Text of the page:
On 21 February 1947, the Harvard drop-out, inventor and entrepreneur Edwin H. Land demonstrated the world’s first instant camera during a meeting of the Optical Society of America in New York. His system, consisting of camera, film and developing chemicals, took around one minute to produce a finished black-and-white photograph.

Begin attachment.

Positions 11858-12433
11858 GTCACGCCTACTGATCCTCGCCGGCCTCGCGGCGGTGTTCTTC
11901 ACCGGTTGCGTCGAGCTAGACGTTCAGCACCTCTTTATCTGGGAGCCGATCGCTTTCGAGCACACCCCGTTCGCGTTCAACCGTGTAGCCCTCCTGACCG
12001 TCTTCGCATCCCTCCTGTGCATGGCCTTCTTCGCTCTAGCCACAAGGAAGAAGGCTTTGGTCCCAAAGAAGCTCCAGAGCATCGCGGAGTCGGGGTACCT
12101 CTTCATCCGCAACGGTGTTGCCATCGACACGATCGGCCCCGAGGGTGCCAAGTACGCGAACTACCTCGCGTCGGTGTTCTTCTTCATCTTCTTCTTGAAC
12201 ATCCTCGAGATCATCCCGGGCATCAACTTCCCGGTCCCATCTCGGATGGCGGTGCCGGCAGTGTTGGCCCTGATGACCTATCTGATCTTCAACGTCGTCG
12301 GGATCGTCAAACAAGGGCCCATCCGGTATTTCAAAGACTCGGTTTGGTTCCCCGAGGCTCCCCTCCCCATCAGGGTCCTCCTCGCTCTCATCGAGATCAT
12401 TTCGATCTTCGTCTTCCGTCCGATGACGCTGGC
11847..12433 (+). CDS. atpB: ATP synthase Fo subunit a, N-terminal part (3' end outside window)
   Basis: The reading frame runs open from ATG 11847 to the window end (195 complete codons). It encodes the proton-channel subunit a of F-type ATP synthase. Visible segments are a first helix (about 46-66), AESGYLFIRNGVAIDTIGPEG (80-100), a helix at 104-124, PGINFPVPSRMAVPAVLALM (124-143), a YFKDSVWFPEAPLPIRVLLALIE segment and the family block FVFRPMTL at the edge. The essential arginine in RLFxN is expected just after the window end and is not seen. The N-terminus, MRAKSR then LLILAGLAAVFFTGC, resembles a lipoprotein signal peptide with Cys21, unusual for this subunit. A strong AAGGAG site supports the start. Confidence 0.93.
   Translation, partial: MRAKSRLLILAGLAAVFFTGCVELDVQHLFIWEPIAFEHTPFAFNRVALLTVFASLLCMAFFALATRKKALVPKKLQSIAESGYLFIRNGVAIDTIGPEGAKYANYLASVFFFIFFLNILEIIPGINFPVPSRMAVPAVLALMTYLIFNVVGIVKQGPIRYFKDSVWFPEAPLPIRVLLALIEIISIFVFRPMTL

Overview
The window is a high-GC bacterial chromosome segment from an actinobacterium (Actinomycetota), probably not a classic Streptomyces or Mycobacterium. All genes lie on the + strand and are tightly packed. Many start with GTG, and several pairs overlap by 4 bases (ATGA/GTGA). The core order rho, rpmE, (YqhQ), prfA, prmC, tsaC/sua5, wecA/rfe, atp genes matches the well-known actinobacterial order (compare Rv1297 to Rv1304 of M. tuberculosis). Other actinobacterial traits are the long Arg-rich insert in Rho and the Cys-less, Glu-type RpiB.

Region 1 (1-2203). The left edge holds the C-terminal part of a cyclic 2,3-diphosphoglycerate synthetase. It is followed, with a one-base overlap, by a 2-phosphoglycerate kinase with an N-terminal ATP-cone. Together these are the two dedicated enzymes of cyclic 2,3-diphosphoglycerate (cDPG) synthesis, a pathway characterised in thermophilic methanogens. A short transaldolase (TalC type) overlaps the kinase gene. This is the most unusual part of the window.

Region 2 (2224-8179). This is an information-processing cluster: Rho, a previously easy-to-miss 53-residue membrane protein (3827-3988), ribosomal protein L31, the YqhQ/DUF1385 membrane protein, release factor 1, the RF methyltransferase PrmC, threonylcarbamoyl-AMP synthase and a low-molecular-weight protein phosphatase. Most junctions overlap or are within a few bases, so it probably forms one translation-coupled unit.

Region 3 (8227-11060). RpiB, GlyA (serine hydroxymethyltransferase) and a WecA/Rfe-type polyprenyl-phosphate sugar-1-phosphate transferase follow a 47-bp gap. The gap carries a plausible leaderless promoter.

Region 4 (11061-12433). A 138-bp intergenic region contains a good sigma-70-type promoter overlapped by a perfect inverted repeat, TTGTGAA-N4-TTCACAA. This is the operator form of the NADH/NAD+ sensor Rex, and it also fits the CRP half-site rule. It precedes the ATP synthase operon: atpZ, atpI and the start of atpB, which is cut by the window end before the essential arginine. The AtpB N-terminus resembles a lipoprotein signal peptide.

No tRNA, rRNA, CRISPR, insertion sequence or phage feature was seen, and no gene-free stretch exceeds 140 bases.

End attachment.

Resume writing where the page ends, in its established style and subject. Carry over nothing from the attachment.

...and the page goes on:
In the following year, fifty-seven units of the Polaroid Land Camera Model 95 were offered to the public at the Jordan Marsh Department Store in Boston in the lead-up to Christmas. Every single camera (priced at $89.75) and all available film sold out the same day.
Polaroid went on to produce a total of around one-and-a-half million units of Land’s 95, 95A and 95B models – making the company’s name forever synonymous with instant photography.